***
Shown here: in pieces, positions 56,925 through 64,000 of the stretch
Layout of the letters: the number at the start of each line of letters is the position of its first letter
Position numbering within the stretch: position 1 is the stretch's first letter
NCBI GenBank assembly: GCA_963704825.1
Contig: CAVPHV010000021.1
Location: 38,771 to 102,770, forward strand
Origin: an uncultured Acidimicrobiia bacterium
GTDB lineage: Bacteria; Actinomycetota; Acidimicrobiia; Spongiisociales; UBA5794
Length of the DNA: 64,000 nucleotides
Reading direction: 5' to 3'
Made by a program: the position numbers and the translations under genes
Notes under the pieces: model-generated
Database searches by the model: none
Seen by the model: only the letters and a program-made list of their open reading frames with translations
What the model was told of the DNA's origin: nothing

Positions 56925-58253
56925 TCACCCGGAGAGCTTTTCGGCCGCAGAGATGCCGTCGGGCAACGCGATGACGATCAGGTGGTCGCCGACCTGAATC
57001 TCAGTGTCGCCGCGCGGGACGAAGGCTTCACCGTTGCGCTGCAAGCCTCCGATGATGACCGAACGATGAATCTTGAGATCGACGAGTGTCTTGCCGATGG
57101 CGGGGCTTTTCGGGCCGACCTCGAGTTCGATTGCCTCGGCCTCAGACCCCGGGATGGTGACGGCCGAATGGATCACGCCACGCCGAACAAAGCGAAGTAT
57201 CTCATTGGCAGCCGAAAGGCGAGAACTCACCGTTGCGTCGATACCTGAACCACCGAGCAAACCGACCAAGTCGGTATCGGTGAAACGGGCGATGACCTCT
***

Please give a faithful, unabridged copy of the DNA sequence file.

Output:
Shown here: in pieces, positions 56,925 through 64,000 of the stretch
Layout of the letters: the number at the start of each line of letters is the position of its first letter
Position numbering within the stretch: position 1 is the stretch's first letter
NCBI GenBank assembly: GCA_963704825.1
Contig: CAVPHV010000021.1
Location: 38,771 to 102,770, forward strand
Origin: an uncultured Acidimicrobiia bacterium
GTDB lineage: Bacteria; Actinomycetota; Acidimicrobiia; Spongiisociales; UBA5794
Length of the DNA: 64,000 nucleotides
Reading direction: 5' to 3'
Made by a program: the position numbers and the translations under genes
Notes under the pieces: model-generated
Database searches by the model: none
Seen by the model: only the letters and a program-made list of their open reading frames with translations
What the model was told of the DNA's origin: nothing

Positions 56925-58253
56925 TCACCCGGAGAGCTTTTCGGCCGCAGAGATGCCGTCGGGCAACGCGATGACGATCAGGTGGTCGCCGACCTGAATC
57001 TCAGTGTCGCCGCGCGGGACGAAGGCTTCACCGTTGCGCTGCAAGCCTCCGATGATGACCGAACGATGAATCTTGAGATCGACGAGTGTCTTGCCGATGG
57101 CGGGGCTTTTCGGGCCGACCTCGAGTTCGATTGCCTCGGCCTCAGACCCCGGGATGGTGACGGCCGAATGGATCACGCCACGCCGAACAAAGCGAAGTAT
57201 CTCATTGGCAGCCGAAAGGCGAGAACTCACCGTTGCGTCGATACCTGAACCACCGAGCAAACCGACCAAGTCGGTATCGGTGAAACGGGCGATGACCTCT